Newly ordained at age twenty-five, Henry Jessup made a life changing decision to join the foreign-missionary service of the Presbyterian Church. For fifty-three years Jessup was a missionary in Syria, and the incredible story is recounted in this two-volume autobiography. Spreading the Gospel through famine, drought, war, hostile governments, and sometimes primitive living conditions, Jessup’s life and adventures in Syria are unforgettable. Volume one covers his work on translating the Bible into Arabic, his founding of the Syrian Protestant College, and his recalling of the Syrian Massacre that he witnessed in the summer of 1860.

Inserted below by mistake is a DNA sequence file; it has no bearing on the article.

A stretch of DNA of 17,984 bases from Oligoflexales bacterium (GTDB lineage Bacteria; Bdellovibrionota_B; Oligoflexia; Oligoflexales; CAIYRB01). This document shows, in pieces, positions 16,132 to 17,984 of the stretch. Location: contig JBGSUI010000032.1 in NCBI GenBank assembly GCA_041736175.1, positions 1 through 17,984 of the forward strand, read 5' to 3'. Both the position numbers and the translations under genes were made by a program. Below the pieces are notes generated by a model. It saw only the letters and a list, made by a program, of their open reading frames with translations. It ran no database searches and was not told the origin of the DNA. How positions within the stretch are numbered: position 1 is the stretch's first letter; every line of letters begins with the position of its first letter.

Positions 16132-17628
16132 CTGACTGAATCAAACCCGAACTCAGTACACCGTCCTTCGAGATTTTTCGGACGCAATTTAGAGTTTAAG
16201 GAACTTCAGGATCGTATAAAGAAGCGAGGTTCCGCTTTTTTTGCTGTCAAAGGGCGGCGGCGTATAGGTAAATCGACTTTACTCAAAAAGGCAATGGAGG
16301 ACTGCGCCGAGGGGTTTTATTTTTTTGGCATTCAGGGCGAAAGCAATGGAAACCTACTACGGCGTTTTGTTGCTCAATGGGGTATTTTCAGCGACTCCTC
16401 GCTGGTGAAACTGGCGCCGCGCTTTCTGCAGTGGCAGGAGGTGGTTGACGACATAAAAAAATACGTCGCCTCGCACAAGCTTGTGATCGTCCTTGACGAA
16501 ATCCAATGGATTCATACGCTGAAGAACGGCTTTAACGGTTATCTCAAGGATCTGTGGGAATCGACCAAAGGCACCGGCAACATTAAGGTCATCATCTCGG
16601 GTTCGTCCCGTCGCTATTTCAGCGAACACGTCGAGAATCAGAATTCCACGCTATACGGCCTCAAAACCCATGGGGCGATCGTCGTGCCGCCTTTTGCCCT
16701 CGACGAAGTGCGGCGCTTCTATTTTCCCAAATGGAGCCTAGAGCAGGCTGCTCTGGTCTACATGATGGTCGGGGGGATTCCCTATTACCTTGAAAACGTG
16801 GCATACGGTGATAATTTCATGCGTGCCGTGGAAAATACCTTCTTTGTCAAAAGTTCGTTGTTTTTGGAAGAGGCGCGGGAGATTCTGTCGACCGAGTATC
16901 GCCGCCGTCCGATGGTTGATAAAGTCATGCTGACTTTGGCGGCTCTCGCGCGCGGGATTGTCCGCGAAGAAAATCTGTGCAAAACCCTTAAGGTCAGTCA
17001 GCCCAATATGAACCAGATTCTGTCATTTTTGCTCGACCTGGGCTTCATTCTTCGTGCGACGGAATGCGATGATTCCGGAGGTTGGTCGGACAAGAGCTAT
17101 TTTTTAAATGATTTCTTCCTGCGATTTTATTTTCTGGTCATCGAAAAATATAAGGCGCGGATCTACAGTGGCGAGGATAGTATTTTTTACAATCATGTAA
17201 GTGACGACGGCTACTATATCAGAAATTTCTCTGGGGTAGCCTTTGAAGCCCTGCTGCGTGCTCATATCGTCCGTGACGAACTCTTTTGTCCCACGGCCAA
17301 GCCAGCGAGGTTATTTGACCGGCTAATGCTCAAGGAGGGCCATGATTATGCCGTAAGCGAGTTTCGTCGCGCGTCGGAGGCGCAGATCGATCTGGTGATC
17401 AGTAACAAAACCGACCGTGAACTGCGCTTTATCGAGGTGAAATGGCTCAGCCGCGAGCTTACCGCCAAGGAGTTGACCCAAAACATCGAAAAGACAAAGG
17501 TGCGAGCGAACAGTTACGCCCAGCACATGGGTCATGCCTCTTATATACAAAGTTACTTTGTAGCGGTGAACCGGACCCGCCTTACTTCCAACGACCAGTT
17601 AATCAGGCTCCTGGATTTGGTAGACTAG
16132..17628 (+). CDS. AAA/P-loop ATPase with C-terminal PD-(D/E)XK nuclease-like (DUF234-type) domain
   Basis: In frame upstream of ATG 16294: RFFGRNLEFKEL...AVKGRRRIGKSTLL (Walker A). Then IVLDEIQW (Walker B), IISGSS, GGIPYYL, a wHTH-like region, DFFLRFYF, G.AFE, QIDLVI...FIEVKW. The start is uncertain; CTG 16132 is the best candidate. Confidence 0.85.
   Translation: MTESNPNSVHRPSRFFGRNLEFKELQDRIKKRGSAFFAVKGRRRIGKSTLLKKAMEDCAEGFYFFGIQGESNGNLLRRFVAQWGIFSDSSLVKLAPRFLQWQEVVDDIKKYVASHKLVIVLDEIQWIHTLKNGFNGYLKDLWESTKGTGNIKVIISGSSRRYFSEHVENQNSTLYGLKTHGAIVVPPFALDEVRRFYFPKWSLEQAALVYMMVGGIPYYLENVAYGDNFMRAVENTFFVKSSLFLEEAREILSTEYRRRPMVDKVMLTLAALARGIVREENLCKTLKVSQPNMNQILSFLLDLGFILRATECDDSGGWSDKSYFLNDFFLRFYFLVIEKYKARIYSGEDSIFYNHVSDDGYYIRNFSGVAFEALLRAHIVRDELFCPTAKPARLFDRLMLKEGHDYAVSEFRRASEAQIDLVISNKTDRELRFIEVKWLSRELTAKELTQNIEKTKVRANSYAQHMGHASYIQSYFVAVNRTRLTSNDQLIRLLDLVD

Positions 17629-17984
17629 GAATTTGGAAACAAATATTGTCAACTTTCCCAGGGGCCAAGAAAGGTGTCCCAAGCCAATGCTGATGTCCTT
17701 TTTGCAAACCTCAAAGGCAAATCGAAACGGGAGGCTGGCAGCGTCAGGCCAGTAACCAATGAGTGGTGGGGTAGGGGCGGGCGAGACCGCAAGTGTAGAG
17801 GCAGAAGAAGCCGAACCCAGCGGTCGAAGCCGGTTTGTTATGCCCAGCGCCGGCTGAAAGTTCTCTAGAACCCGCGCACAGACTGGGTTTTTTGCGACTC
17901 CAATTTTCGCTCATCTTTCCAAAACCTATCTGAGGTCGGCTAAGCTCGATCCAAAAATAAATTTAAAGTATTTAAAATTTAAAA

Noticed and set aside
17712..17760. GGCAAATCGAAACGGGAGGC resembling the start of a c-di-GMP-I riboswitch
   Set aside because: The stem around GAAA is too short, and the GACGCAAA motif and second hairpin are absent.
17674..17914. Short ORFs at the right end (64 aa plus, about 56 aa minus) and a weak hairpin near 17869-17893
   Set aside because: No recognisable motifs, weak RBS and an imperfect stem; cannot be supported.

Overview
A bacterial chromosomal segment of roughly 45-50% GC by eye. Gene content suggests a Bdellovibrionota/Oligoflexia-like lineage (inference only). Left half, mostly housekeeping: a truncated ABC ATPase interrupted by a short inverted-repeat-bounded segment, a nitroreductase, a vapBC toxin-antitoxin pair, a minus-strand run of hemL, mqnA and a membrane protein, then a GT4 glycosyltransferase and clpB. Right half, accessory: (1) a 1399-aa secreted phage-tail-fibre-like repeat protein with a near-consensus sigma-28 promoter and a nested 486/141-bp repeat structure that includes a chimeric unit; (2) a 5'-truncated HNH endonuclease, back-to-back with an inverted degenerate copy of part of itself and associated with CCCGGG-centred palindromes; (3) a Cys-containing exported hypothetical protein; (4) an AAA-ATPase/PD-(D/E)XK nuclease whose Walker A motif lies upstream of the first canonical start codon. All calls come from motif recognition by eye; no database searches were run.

The second volume in Henry Jessup’s extraordinary autobiography, Fifty-Three Years in Syria begins in 1873, when Syria was overwhelmed with cholera and Jessup and his fellow missionaries helped distribute medicine among the sick. Surviving the epidemic, Jessup chronicles the building of schools, the turn of a new century, the growth of the Syrian Protestant College, and the growth of Christianity in Syria. Intertwined in this incredible narrative is the moving story of his family—the marriage and death of two wives, and the birth of eight children.
A stimulating narrative of adventure and achievement.
—American Review of Reviews
His two volumes of reminiscences of life and work in Syria are noteworthy and captivating. They are full of humor, wit, and wisdom; they give the history of the Syrian Mission, including also the Beirut College and the Mission Press. The volumes are full of information and inspiration.
—Missionary Review of the World